Why did you feel that Stan Lee needed a full-scale biography?
Ironically, when I interviewed self-professed Marvel and Lee fans, what I realized is that most didn’t know much about him (and much of what they thought they knew wasn’t the whole story). From this research I realized that my best bet would be to write a biography deeply steeped in archival research that provided an objective portrait that would give readers insight and analysis into Lee’s life and career. The research provided a deeply nuanced view of Lee’s life that I then conveyed to the reader. This commitment to the research and uncovering the man behind the myth is the driving force in the book.
In looking at a person’s life, especially one as long as Lee’s (he’ll turn 95 at the end of the year), context and historical analysis provides the depth necessary to create a compelling picture. So, for example, Lee grew up during the Great Depression and his family struggled mightily. I saw strains of this experience at play throughout his life that I then emphasized and discussed. As a cultural historian, my career is built around analyzing context and nuance, so that drive to uncover a person’s life within their times is at the heart of the narrative.
What would people find most surprising about Stan Lee’s career?
What many people don’t know about Stan Lee’s career is that he was the heart and soul of Marvel the publishing company, not just a writer as we might think of it today, toiling away in solitude. In addition to decades of writing scripts for comic books across many genres, like cowboy stories, monster yarns, or teen romances, Lee served as Art Director, head editor, and editorial manager, while also keeping an eye on publication and production details. The totality of his many roles, including budgeting for freelance writers and artists, necessitated that he keep his freelancers active, while also engaging them differently than other comic book publishers.
Lee worked with his artists, like the incomparable Jack Kirby and wonderful Steve Ditko, to co-create and produce the characters we all know and love today. The process that Lee created out of necessity because he had to keep the company efficient and profitable came to be known as the “Marvel Method.” It gave the artists more freedom in creating stories, since traditionally they worked off a written script. The Marvel Method blurred the definition of “creator,” but when Lee, Ditko, and others were creating superheroes, no one thought that they would become such a central facet of contemporary American culture. The line in the sand between who did what has become important to comic book aficionados and historians, but back then, they were just trying to make a living. So, if we want to fully understand Stan Lee and Marvel’s Silver Age successes, then we have to look at his myriad responsibilities in total.
How does your biography add to our understanding of Stan Lee?
Popular culture is so much more prevalent in today’s culture almost to the point of chaos. People feel pop culture – for better or worse – much more, since it is always blasting away at us. We feel that we “know” celebrities like Lee, because we engage with them much more than ever before. For example, Lee has 2.71 million Twitter followers.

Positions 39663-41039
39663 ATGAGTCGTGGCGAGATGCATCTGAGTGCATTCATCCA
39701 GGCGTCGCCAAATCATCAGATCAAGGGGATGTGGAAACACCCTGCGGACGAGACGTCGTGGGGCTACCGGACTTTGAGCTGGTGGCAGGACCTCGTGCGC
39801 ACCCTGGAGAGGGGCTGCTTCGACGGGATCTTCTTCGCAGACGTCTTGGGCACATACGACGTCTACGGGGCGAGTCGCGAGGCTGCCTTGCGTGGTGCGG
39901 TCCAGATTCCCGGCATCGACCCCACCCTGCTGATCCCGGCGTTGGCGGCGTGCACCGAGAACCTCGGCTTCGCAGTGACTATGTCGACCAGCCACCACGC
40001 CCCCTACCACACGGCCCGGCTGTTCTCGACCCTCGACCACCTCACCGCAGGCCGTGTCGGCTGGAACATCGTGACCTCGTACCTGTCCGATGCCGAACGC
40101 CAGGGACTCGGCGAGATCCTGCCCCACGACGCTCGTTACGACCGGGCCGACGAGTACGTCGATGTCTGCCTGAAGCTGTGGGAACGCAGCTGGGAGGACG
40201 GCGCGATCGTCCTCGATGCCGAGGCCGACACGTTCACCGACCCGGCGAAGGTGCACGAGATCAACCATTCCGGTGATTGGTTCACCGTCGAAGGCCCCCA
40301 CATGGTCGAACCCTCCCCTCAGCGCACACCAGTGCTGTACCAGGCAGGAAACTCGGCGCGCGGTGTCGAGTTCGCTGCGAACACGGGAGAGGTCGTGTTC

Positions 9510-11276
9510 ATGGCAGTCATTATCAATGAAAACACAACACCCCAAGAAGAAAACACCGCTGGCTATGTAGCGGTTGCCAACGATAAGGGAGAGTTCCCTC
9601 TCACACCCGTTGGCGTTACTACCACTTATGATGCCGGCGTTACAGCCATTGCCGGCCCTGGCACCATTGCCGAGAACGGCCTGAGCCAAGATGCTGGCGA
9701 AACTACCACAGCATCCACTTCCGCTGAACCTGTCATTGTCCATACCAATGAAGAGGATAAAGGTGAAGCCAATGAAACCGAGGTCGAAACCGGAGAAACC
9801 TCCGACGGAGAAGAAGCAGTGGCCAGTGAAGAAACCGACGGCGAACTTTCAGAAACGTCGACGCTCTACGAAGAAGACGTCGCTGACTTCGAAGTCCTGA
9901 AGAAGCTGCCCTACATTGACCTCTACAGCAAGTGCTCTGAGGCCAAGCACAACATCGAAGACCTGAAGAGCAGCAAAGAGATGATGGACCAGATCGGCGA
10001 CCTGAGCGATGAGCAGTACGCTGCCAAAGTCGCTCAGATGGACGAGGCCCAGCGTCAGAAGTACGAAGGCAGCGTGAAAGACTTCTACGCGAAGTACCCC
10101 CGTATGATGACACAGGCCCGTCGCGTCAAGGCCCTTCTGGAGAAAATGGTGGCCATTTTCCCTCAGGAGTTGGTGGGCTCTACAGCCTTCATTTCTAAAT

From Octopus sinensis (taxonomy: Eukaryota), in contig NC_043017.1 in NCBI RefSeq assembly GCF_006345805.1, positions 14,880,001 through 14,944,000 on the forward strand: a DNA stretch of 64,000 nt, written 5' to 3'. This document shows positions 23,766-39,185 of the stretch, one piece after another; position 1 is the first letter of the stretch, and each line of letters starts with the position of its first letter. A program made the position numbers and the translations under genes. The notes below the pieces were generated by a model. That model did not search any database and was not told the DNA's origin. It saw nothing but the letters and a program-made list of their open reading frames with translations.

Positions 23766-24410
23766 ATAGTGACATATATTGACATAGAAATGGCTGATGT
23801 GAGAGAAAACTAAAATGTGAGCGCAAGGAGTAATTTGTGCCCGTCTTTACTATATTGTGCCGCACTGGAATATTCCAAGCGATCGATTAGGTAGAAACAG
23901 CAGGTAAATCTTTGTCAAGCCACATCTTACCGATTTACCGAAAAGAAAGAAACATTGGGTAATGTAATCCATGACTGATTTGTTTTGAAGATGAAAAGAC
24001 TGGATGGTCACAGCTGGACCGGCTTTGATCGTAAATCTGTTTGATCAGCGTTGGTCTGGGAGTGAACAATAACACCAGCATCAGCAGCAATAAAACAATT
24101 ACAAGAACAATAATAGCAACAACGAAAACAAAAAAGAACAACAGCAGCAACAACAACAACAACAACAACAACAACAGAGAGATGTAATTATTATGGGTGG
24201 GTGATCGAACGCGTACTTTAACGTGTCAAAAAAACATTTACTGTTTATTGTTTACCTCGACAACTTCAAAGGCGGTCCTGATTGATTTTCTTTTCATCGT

Given that Lee is a mythic figure to many Marvel fans, I think what I’ve done well in the biography is present a full portrait of Lee as a publishing professional, film and television executive, cultural icon, and family man. One gets the sense of Lee as all these things when examining his archive at the American Heritage Center at the University of Wyoming. Lee is so much more than the much-anticipated film cameos and the biography attempts to reveal his family background, sorrows, triumphs, and successes in a way that hasn’t been done before.
What keeps you writing?
Regardless of the topic, storytelling is my foundation. Trying to figure out what makes a fictional character like Don Draper or Jay Gatsby tick versus an actual person like Lee or Bob Dylan, I am putting the storytelling pieces together to drive toward a better understanding. Phillip Sipiora, who teaches at the University of South Florida, is famous for saying that there aren’t really definitive answers, rather that the goal of the critic should be interrogation and analysis. I am not searching for the right answer, rather hoping to add to the body of knowledge by looking at a topic in a new or innovative way.
Throughout the process, I reserve time to just think deeply about the subject. I find that meditative time is essential. The fact that most people can no longer stand quiet, reflective time is one of the great tragedies to emerge from the web. I create basic outlines to guide my writing and thinking and constantly edit and revise. When I coach writers, I urge them to find a process that works for them, and then to hone it over time. My process fuels my work and enables me to work efficiently.
You’ve written or edited 29 books, what’s next?
In the near term, I think I have some things to say about early twentieth century American literature and its significance. Many people think they know the story, but there are still ideas to uncover there that are important to us 100 years later. I am also interested in working more in both film and radio. I’ll never give up writing and editing, but I would like to pursue some documentary projects and possibly create a radio show or some other way to reach larger audiences. Despite our current political climate, I think people still yearn for smart content, and I would like to fill that need.